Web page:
Directors' Blog

  • "Importance of Good Live Sound"

    For many acoustic performers, it can be difficult enough to afford a good quality instrument (a must), but equally important is the ability to perform your music (live) so that it sounds good.  Thus it is imperative to have quality sound reinforcement. 

     

    Many venues have ‘house systems’, but since many acoustic venues work on a shoe-string budget (live music being almost an afterthought), the quality of the ‘house system’ may be low-cost and/or over-used, at best.  This can be a major problem when one arrives for a gig only to find that the house-owned mics don’t work, the cables are missing-in-action, or the PA amp has a blown fuse.  I’ve heard many a horror story about how a performer ended up doing a purely acoustic gig in a noisy room because the house PA didn’t work.

     

    Reproducing your music live should be well-planned out.  Make sure you have extra strings, extra batteries, a replacement cable, a tuner, etc.  Invest in a good quality instrument if you don’t already own one.  And, invest in a good quality PA, and most importantly, learn how to use it.

     

    Live sound isn’t difficult if you aren’t fussy.  Turn on the PA, raise the volume and you’ve got noise.  But just remember, you don’t want to just ‘make noise’, you want to ‘make music’.  

     

    Research information on how to amplify acoustic music (Google, books, magazine articles, etc), then put that information into practice.  Note the word ‘practice’.  Just like practicing your music, you’ll need to practice sound reinforcement.  Set the PA up in your house and learn what the knobs do.  Every new PA comes with a set of directions to explain the function of each knob.  Learn them.  Try them.  Once you’re comfortable with the sound you’re trying to get, put it into use at your next gig.  Remember that room noises (Barista machines, audience noise, room echo, etc) may require some tweaking, but with practice you’ll get a good sound.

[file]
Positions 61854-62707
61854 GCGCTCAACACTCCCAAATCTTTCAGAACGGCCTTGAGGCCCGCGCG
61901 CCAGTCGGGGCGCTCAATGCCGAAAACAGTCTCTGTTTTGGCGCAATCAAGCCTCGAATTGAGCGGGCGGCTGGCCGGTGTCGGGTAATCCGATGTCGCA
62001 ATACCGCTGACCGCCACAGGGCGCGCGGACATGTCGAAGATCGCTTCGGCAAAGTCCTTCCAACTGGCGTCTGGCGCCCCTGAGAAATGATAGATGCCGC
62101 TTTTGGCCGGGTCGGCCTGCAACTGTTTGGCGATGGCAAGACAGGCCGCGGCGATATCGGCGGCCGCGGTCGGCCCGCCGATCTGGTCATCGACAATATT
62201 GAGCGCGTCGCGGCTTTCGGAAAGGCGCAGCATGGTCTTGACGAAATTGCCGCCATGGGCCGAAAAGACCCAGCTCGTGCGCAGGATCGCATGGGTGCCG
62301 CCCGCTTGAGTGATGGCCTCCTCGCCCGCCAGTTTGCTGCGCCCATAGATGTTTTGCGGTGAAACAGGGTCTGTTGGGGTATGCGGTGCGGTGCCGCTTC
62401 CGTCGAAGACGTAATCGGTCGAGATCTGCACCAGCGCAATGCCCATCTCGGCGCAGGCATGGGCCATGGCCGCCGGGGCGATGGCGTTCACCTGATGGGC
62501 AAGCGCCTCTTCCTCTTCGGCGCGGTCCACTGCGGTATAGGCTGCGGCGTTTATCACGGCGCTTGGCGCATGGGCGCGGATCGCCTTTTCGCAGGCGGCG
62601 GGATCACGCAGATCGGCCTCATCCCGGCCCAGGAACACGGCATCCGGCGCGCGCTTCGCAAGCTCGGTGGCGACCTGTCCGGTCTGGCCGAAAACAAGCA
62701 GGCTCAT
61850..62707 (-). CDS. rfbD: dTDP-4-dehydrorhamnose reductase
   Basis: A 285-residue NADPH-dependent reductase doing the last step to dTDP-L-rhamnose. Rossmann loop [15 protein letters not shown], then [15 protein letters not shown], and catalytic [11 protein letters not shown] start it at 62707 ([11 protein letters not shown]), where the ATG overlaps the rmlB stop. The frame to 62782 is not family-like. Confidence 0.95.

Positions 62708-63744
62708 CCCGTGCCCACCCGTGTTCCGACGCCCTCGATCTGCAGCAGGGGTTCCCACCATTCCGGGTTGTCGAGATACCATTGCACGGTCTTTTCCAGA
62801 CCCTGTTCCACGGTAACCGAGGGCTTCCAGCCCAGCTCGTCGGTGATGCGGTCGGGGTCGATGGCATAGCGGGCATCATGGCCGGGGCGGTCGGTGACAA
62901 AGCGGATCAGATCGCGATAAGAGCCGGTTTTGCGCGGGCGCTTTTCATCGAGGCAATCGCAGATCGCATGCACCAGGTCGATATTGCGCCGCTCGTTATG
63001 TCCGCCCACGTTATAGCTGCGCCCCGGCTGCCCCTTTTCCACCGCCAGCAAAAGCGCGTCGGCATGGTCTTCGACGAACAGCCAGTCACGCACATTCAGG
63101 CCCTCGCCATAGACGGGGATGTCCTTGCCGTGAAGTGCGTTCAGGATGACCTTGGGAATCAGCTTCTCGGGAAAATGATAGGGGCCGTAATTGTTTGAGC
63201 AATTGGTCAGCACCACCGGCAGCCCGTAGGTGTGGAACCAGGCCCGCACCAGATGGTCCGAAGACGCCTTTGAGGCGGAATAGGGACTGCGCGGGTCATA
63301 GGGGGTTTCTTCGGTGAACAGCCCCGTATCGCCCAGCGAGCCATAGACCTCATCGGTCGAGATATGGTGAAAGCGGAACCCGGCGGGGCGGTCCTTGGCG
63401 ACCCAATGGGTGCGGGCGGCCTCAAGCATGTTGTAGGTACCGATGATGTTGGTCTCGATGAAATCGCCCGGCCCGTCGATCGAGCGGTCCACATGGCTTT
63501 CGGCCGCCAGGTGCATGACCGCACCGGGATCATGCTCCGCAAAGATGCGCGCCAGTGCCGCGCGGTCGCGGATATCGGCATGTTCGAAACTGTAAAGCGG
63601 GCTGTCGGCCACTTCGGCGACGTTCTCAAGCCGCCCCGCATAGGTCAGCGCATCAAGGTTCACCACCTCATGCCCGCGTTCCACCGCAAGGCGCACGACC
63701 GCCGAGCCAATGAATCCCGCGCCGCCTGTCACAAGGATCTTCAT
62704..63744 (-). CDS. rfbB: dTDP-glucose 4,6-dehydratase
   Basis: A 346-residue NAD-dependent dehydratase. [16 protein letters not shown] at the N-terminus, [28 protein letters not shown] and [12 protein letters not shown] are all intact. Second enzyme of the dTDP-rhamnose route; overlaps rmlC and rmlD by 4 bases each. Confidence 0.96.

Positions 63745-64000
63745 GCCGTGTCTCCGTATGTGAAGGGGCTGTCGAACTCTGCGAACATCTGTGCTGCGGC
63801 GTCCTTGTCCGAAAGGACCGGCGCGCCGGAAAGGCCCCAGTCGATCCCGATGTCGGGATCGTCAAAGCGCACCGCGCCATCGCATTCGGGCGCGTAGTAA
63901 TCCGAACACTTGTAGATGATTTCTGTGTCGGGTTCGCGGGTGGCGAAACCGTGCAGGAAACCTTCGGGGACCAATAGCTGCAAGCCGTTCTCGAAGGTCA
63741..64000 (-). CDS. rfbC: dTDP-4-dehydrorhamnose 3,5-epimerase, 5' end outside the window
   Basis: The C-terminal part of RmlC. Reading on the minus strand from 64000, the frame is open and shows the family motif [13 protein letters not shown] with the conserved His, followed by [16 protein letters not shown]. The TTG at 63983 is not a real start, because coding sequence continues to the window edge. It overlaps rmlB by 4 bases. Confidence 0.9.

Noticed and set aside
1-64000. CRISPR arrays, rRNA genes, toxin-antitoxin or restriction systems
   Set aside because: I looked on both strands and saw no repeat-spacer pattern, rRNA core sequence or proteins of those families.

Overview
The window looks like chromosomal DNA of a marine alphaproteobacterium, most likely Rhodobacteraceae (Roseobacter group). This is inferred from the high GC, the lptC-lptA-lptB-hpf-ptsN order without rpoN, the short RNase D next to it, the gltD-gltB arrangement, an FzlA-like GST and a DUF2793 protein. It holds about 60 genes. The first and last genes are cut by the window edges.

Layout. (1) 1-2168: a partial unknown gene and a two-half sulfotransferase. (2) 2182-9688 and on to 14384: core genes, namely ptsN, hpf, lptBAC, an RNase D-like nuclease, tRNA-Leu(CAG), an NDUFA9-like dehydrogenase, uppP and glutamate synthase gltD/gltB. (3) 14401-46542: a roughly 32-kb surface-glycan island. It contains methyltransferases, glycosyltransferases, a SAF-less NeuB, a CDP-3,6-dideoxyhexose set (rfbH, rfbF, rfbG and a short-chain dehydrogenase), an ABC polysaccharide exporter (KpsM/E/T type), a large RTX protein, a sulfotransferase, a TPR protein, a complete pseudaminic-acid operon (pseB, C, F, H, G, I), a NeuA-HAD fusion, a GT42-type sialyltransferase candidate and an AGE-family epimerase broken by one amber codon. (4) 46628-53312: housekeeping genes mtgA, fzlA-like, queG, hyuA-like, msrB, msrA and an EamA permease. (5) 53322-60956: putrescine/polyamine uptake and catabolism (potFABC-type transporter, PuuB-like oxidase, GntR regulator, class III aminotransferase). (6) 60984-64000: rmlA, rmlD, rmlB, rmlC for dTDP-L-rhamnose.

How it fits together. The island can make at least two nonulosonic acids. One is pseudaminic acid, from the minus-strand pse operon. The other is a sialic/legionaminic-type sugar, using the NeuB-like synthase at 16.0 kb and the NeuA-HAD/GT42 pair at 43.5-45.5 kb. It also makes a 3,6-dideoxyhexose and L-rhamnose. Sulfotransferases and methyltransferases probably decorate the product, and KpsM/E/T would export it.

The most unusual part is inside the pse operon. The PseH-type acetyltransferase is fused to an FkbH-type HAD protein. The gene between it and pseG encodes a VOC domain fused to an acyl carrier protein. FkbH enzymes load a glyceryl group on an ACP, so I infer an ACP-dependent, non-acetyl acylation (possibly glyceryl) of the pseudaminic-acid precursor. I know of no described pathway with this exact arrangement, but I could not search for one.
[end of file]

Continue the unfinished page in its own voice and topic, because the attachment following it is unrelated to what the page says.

Invest in a decent PA system.  If you have a day job (hopefully), save until you can purchase your own system.  If you are a full-time musician you should already own a PA.  If not, shame on you.  Never rely on the venue, or a friend of a friend.  Getting paid for making music means you’re a professional.  You need to look, act and sound like a professional.  

     

    Todd C Walker

    Wispy Mop Music

    F.A.M.E. Board of Directors

    SAW Board of Directors

    Comments
  • It's All About the Performance

    from Rick Hill, President

    It took me a long time to figure out that, no matter how good a singer, songwriter or guitarist I was, there was still something missing.  When I saw groups like Robin and Linda Williams, Kim and Reggie Harris, Arlo Guthrie and others I began to see that there was much more to a performance than simply presenting some songs.  A good performer will create an experience for the audience.  The audience will leave that performance feeling changed - uplifted, challenged, energized, etc.  For a performer that means more than just putting out some fancy guitar licks, or hitting each note perfectly.  It means really connecting with the audience.  That connection is through eye contact, conversation, or singing aboout shared experiences. 

    All of that is no easy feat.  It takes practice - in front of an audience.  It can be practiced at open mics, showcases, music circles, etc.  It means breaking down what theater people call the fourth wall and interacting with yoour audience.  For every performer it will be different.  Some tell jokes, some tell stories, some walk into the audience and engage them that way.  One time I was performing with the Barefoot Boys and Rich Bala, our lead singer, couldn't decide what song to sing next.  So he sent the set list  out into the audience and let them decide what song we shoould sing next.  It was hilarious!  And it really got the audience engaged!  They had a great time, we had a grreat time.

    If you are a new performer, work hard at making eye contact with folks in the audience.  Be friendly, engaging, approachable.  It will make a huge difference in your show!

    Comments